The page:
Taxonomy (biology)

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Scientific Classification

Scientific classification is the act of classifying organisms into biological "groups". It is based on taxonomy, which is the science of naming, defining, and classifying groups of biological organisms by considering their shared characteristics. Organisms are grouped into taxa (or taxon, singular), and these groups are then assigned a taxonomic rank. Each group of taxa can be classified into another, larger group of higher rank, thus forming the taxonomic hierarchy.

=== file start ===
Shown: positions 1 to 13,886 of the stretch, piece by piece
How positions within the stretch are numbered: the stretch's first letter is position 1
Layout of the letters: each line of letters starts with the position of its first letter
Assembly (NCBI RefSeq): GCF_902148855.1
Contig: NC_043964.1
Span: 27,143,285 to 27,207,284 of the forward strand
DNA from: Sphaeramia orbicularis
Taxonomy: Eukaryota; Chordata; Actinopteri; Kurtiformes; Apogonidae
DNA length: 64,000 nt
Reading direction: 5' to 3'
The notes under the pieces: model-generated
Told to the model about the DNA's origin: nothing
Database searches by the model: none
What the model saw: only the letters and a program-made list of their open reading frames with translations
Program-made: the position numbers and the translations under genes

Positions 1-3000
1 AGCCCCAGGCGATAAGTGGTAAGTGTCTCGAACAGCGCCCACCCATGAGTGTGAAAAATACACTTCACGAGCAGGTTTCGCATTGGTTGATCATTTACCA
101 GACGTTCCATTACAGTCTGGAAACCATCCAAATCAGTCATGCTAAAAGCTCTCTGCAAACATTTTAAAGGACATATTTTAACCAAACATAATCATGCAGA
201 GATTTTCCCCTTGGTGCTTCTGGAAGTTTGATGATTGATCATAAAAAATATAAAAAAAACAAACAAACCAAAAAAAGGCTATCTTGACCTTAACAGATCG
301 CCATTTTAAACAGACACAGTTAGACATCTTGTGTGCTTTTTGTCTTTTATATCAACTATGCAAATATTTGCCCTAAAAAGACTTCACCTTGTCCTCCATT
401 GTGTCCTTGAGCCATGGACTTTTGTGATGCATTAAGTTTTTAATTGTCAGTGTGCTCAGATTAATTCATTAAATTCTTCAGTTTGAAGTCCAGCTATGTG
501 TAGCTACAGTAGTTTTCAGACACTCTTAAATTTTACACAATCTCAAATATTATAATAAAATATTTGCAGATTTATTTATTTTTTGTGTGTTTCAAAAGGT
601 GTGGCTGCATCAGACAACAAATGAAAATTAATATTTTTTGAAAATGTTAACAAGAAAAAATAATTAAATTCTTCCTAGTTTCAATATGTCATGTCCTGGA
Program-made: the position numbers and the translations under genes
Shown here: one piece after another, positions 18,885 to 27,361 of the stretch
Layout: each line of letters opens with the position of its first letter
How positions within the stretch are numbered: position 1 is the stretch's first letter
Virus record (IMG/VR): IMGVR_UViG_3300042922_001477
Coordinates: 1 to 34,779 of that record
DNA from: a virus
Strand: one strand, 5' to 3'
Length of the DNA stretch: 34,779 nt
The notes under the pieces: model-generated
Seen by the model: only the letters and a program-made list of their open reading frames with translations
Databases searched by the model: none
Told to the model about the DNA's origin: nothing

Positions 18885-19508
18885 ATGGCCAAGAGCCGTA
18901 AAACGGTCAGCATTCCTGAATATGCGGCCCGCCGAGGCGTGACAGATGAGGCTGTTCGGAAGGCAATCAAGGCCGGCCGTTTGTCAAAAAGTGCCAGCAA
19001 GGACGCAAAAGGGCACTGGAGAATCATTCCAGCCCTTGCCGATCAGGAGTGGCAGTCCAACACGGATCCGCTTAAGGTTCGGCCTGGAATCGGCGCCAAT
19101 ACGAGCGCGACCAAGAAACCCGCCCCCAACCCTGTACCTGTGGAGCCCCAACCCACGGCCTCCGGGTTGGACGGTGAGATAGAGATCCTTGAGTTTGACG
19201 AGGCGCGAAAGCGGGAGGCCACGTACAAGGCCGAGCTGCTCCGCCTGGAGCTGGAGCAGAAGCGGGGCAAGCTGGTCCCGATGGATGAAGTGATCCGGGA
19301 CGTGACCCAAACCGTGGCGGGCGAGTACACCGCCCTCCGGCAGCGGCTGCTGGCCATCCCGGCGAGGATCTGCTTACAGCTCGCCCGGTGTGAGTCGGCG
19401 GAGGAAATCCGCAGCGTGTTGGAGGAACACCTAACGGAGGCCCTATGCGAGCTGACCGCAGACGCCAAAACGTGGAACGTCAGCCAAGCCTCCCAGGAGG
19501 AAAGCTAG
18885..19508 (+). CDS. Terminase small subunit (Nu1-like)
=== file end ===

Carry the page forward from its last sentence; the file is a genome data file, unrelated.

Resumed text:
The famed Carl Linnaeus, a Swedish botanist, is regarded as the founder of current taxonomy. He developed a system known as Linnaean taxonomy for categorizing organisms, and introduced binomial nomenclature for naming organisms.

The major ranks in modern taxonomy are:

Biological classification L Pengo vflip.svg

For example, this is how humans are classified by taxonomic hierarchy:

Kingdom: Animalia

Phylum: Chordata

Class: Mammalia

Order: Primates

Family: Hominidae

Genus: Homo

Species: Homo sapiens